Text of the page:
Genre: 15mm (1/100th) WWII
Comments: This vehicle is painted as if for service with the BEF in France in 1940, though in fact there are several details of the model that are incorrect for those Matildas. Those early tanks with the BEF had a prominent armoured shroud protruding from the mantlet, protecting a turret-mounted Vickers machine-gun. They also sported an extension to the rear hull which was intended to aid in trench-crossing and which turned out to be entirely redundant, and had only one exhaust on the rear hull deck, not two. Still, for wargaming purposes this model will do just fine.
I've replaced the kit barrel with one turned down from brass rod, in an attempt to replicate the early 2-pounders with the semi-stepped barrel. In close-up I see that the base of the barrel is still too thick, but it doesn't look too bad in real life at arm's length, so I think I'll leave it as it is.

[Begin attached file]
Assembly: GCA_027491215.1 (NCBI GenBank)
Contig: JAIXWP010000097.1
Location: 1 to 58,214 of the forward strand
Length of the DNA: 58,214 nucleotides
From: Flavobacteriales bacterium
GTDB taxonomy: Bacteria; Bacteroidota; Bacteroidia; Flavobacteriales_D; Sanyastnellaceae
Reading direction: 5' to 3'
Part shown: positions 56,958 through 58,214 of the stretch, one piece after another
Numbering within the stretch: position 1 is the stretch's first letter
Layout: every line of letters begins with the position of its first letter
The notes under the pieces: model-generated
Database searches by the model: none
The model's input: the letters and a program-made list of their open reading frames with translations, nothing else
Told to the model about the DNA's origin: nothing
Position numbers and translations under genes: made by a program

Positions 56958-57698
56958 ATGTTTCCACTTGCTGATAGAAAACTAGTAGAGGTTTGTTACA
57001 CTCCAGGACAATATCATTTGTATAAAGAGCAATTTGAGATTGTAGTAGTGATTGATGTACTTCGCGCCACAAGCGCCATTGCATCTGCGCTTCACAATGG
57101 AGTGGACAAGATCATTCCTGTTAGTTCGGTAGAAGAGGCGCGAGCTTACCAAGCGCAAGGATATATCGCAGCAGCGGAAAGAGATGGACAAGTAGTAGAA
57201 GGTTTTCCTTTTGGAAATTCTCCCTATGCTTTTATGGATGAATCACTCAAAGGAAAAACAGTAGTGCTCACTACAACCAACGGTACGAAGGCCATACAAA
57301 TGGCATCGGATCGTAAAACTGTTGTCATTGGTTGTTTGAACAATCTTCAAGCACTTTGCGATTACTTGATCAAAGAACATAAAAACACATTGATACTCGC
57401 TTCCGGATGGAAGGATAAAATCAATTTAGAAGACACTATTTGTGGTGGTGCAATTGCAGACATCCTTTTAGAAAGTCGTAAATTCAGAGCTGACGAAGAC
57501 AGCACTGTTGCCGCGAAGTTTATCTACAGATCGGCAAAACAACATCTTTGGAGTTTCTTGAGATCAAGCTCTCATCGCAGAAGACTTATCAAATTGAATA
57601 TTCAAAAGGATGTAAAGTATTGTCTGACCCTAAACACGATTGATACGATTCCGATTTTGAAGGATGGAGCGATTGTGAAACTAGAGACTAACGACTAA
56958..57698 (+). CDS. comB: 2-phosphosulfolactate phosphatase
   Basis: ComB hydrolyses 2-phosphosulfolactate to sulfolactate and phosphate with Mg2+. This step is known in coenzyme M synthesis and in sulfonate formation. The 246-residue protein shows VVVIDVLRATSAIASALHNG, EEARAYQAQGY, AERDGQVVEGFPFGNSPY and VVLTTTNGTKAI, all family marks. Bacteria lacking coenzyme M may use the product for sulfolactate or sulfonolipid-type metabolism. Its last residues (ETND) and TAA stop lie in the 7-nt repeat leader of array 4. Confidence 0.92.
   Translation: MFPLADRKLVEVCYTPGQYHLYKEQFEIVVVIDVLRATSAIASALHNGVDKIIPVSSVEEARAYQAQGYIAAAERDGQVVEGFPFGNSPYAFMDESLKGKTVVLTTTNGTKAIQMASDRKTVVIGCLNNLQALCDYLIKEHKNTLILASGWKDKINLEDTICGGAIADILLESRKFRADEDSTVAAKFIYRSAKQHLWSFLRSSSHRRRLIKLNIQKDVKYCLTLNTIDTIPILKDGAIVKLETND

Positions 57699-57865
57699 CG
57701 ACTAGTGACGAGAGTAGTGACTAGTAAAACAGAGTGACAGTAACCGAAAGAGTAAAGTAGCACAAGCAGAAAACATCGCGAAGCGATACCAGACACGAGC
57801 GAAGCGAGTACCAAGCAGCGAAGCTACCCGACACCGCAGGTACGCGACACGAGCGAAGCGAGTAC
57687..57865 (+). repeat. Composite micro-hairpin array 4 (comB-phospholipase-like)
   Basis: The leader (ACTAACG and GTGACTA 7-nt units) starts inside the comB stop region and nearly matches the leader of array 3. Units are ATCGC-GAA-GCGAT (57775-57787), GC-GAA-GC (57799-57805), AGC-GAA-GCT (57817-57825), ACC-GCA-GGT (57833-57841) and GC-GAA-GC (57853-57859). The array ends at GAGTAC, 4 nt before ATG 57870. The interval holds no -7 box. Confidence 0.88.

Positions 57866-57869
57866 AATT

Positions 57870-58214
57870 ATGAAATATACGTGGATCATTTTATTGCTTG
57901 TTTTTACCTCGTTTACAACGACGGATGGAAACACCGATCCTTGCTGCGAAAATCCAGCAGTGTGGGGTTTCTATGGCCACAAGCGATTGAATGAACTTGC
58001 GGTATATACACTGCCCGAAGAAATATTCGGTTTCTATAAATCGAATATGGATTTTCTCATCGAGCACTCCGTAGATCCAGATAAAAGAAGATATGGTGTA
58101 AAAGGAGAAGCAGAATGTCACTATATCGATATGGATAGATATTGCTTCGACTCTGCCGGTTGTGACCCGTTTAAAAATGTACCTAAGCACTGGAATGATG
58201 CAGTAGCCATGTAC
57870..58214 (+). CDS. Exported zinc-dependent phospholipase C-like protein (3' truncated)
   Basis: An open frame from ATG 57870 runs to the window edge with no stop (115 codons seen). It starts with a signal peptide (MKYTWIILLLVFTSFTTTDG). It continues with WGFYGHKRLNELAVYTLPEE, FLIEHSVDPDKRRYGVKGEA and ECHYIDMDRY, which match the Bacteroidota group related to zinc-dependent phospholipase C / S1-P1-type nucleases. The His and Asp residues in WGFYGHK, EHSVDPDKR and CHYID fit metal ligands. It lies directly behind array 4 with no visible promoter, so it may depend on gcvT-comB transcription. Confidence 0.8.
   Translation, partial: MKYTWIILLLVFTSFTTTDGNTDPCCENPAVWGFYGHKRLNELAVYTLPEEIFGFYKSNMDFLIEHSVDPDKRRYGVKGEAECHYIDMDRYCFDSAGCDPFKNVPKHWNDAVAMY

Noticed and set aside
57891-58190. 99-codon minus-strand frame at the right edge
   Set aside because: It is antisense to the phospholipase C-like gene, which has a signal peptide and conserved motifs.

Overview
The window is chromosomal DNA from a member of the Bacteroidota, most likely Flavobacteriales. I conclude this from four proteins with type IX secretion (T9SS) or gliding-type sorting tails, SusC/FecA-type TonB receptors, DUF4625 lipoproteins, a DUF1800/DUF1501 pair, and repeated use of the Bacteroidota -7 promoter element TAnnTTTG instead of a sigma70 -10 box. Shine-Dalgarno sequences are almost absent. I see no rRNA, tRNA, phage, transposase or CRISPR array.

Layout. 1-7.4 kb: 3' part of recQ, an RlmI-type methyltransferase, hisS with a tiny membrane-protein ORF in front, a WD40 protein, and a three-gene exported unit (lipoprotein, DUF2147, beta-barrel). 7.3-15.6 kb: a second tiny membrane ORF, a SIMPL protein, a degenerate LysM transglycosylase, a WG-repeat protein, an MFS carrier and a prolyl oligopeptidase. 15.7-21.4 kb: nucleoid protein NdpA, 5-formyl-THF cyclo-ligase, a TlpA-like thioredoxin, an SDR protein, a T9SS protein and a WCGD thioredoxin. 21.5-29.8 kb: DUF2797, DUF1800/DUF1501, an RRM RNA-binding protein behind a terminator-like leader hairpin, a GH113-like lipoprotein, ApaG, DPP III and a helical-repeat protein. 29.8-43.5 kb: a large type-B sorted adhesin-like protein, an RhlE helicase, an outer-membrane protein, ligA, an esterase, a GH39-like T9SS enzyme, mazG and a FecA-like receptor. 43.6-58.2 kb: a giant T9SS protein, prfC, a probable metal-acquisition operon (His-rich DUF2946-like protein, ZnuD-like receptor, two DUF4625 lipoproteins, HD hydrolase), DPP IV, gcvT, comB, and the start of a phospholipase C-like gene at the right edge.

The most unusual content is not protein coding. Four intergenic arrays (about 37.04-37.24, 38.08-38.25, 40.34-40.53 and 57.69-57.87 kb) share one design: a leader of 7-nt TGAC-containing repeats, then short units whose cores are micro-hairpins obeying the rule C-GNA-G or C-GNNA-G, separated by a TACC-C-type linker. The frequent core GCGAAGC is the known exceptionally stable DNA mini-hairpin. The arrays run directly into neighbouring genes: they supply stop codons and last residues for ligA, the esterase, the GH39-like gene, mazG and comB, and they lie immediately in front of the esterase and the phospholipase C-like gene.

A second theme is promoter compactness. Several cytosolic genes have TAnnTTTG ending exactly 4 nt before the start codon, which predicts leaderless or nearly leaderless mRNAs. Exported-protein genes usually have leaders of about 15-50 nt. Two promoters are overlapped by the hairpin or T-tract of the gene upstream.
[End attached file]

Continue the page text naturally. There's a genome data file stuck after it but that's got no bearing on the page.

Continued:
In the hunt for suitable paints to represent the BEF's Bronze Greens (light, middle and deep) I've settled on three or four from the Vallejo range that serve well enough without the need for any extra mixing:
The yellow-green splotch on the hull in front of the driver is anti-gas paint; it was supposed to change colour in the presence of mustard gas and alert the driver. The white squares were the standard BEF recognition symbol, and made an excellent aiming mark for anti-tank guns. Fortunately for the crews of the Matilda, they were impervious to almost anything the Germans had to throw at them, until they brought their 88mm flak gun into anti-tank service.